Deputy John Deasy asked the Minister for Communications, Energy and Natural Resources the latest estimates regarding the potential oil and gas reserves within Ireland’s 652,000 square kilometres of offshore; and his plans to encourage greater exploration.
Reply from Minister of State at the Department of Communications, Energy and Natural Resources, Fergus O’Dowd (left): While petroleum systems assessments for the Irish offshore frontier basins based on geological criteria and regional comparisons may indicate significant potential reserves, I must stress that the only commercial discoveries of petroleum made in the Irish offshore since exploration began in the early seventies are the three producing gas fields in the Kinsale area, along with the Corrib Gas Field which is currently being developed. To date, there have been no commercial discoveries of oil in the Irish offshore. Extensive exploration, including the drilling of hundreds of exploration wells, would be necessary in order to be able to quantify, or at least get a better understanding of the extent of our reserves.
Government policy in this area is directed at maximising the benefits to Ireland from exploration and production of our indigenous oil and gas resources, while ensuring that activities are conducted safely and with due regard to their impact on the environment and other land/sea users.
To this end my Department encourages exploration investment through an active and targeted promotion campaign, regular licensing rounds, supporting petroleum research projects that deepen knowledge of the petroleum potential of the Irish offshore and by maintaining an appropriate fiscal regime. In that regard I recently announced the headline details for the next licensing round to be held in Ireland's Atlantic Margin, with a closing date of September 2015. Providing advance details of the round will encourage industry to devote resources to preparing for participation in the round.
Conscious that the existence of quality data is key to encouraging exploration, last June my Department, in conjunction with exploration company Eni launched a major seismic acquisition programme to provide a regional grid of high quality seismic data over our Atlantic frontier basins, particularly in the Southern Porcupine, Rockall and Hatton basins. It is by far the largest regional seismic survey to be acquired in the Irish offshore and was designed to complement existing datasets and to fill data gaps that exist. The survey will add to the understanding of the petroleum potential of our frontier basins and should provide a boost to our efforts to attract international mobile exploration investment to Ireland in the next licensing round.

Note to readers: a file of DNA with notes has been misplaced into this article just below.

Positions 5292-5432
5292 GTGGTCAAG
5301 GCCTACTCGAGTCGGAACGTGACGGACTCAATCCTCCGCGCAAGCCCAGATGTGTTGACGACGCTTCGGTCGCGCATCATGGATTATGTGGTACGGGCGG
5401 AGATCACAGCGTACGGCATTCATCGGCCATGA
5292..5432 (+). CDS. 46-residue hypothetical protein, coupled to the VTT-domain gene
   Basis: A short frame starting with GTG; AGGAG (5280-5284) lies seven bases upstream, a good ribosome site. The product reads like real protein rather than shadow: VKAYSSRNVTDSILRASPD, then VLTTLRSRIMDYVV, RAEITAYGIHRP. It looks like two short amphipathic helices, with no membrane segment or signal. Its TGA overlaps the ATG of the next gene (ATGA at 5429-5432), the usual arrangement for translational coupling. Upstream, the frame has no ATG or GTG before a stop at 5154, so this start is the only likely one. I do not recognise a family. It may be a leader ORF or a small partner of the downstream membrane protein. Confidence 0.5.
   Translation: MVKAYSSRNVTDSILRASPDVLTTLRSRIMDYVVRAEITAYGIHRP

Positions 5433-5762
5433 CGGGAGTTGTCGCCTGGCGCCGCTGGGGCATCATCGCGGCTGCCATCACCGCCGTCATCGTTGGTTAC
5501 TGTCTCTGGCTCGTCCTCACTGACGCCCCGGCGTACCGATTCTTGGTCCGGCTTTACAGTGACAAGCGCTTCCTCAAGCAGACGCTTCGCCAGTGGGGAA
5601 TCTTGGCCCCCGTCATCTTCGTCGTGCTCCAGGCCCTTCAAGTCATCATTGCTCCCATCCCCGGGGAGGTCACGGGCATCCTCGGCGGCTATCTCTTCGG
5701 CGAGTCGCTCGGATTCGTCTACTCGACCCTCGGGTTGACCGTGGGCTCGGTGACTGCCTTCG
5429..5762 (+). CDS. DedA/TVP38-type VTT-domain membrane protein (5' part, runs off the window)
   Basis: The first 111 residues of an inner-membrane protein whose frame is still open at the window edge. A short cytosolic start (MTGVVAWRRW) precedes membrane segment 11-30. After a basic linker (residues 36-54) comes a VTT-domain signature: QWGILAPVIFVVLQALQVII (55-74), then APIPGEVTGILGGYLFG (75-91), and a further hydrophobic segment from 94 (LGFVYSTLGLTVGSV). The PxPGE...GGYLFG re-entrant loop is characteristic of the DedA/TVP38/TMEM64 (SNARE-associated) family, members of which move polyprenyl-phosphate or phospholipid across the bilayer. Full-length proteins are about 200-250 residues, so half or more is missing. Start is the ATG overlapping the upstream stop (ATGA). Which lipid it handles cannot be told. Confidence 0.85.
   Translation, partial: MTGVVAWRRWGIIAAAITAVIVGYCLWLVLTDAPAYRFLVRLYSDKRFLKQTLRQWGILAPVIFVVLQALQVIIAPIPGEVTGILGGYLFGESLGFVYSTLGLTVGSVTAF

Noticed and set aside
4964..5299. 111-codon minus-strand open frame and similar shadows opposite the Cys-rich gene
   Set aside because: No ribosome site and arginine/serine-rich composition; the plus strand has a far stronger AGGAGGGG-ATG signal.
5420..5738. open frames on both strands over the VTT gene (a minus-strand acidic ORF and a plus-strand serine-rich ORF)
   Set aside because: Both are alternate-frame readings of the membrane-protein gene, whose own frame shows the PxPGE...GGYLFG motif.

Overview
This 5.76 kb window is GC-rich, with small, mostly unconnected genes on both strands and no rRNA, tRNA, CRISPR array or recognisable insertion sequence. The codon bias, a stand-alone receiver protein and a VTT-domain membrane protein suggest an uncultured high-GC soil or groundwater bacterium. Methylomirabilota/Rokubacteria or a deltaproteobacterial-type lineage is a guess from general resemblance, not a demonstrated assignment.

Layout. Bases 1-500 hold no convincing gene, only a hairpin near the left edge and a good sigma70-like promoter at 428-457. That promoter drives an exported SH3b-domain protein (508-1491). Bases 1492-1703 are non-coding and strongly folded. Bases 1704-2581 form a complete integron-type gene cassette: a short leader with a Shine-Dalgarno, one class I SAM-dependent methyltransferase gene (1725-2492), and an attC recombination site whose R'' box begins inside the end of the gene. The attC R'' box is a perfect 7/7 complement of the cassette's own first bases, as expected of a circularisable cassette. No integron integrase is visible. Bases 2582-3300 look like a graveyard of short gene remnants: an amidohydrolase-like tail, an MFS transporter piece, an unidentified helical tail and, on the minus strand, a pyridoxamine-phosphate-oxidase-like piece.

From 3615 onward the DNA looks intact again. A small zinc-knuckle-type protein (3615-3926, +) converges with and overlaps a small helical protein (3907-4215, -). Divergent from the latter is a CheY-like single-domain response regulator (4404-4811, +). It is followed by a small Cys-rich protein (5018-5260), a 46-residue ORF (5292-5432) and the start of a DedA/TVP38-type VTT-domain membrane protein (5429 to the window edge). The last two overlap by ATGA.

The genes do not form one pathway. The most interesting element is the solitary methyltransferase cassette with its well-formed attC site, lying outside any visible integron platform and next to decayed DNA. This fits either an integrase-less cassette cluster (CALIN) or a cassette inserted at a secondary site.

Answered on May 28, 2013
Deputy John Deasy asked the Minister for Jobs, Enterprise and Innovation the number of site visits arranged by the Industrial Development Agency in the past year on a county basis.
Reply from Minister Richard Bruton: Details of the number of IDA sponsored site visits by potential investors during 2012 on a county by county basis are set out in the attached tabular statement.
2012 was a very successful year in terms of attracting foreign direct investment (FDI) to this country with 145 investments won. During 2012, a total of 12,722 new jobs were created in IDA supported companies. The net number of new jobs created, at 6,570 is the highest in a decade. The IDA client base now employs 152,785 people in full and part time employment, a level last recorded before the financial crisis began in 2008.
<< Table of IDA sponsored Site Visits on a County Basis for 2012
Dáil Éireann allocates a certain amount of time on Tuesdays, Wednesdays and Thursdays during which Deputies may ask questions of Members of the Government relating to Public Affairs connected with their Departments, or on matters of administration for whch they are officially responsible. The Taoiseach answers questions on his own Department on Tuesdays/Wednesdays.